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Finding Growth in a Fractured World

The Chinese economy’s current travails illustrate the growth challenges facing many other countries around the world. By re-engineering ineffective growth models and improving domestic economic management, developed and developing countries can avoid falling into the growth trap China now finds itself in.

CAMBRIDGE – For decades, China set a shining example of how to capitalize on globalization to accelerate domestic economic growth and development. These days, however, the country risks becoming a cautionary tale about mishandling globalization’s shift from a beneficial tailwind to a disruptive headwind.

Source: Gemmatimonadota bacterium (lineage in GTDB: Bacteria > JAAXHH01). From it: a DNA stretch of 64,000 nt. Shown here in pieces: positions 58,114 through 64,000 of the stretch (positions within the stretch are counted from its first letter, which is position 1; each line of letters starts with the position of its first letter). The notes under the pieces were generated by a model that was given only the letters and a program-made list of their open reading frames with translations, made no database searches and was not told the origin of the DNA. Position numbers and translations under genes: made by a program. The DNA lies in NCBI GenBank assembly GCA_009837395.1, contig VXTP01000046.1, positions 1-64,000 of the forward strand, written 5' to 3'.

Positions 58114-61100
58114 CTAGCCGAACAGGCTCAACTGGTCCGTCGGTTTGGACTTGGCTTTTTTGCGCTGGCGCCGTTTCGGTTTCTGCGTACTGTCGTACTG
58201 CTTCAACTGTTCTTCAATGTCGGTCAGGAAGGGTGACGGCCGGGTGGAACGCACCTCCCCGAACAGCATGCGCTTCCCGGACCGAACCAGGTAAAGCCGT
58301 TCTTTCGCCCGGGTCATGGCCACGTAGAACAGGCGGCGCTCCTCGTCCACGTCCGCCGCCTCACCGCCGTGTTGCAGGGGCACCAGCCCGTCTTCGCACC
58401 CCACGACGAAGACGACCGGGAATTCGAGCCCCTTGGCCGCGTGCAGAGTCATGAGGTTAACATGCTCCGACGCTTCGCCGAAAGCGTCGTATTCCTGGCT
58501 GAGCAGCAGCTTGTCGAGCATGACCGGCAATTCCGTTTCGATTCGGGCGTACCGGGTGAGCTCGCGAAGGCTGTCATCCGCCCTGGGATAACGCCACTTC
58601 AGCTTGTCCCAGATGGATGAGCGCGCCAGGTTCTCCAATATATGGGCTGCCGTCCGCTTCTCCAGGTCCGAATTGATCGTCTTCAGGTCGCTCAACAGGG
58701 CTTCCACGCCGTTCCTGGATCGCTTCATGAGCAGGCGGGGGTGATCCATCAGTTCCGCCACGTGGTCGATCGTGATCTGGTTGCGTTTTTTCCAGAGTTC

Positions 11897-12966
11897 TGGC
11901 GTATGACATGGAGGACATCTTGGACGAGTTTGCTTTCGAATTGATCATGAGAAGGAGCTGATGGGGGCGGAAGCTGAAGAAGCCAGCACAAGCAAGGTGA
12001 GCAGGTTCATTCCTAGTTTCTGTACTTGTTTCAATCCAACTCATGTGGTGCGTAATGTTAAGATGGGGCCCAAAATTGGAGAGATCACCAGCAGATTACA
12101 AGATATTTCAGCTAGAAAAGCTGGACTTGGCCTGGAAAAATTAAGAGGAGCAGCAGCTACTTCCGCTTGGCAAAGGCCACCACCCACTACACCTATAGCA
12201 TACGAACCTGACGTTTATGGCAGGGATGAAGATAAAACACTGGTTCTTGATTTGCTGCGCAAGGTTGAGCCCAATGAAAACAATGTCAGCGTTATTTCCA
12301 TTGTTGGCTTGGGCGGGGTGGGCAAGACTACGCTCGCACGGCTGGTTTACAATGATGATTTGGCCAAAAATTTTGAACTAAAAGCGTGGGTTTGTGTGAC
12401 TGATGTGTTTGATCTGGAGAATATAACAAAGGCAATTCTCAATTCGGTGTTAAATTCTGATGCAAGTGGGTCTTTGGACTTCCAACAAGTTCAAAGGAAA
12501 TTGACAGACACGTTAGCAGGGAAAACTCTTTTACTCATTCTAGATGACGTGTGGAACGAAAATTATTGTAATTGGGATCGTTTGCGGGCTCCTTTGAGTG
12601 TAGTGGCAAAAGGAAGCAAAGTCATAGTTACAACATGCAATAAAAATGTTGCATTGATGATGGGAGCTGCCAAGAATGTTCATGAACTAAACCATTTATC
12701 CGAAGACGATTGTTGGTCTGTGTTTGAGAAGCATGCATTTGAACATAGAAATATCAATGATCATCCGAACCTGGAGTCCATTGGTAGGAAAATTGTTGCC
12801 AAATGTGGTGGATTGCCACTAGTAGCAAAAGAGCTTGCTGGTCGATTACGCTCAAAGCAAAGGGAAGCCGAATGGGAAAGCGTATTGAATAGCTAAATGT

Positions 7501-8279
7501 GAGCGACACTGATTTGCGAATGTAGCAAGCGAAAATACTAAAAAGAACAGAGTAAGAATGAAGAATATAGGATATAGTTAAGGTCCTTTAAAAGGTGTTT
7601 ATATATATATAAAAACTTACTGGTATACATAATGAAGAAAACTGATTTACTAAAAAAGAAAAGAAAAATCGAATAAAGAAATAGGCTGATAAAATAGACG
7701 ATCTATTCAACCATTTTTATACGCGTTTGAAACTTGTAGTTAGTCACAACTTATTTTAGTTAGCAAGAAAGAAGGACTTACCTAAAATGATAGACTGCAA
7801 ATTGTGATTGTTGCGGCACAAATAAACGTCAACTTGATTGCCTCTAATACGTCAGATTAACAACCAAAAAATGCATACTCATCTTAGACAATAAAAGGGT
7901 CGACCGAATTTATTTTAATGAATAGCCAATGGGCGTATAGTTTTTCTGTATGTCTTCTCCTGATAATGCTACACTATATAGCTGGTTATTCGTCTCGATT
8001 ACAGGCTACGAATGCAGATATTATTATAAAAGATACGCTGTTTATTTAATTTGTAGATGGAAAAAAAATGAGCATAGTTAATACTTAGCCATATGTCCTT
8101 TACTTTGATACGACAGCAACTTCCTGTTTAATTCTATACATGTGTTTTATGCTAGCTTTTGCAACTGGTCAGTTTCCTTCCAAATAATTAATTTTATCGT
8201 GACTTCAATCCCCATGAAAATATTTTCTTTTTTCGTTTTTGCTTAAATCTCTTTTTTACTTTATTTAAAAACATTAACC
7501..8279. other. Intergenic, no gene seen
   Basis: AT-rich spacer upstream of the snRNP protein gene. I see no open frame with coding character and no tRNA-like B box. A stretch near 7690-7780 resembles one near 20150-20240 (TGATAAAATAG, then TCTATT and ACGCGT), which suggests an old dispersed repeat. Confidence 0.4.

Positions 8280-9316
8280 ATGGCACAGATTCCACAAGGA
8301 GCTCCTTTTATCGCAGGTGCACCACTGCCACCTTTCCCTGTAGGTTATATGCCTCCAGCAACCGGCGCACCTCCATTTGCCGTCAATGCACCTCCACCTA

Although the Chinese economy’s recent travails have some unique characteristics, they illustrate the growth challenges facing many developed and developing countries. They also show that while economic growth is not everything, you cannot solve much of anything without it.

This year was supposed to mark a robust economic recovery for China. Instead, many analysts have been forced in recent days to again revise down their projections for Chinese growth, and more are likely to follow suit. This increasingly pessimistic outlook can be attributed to three main factors.

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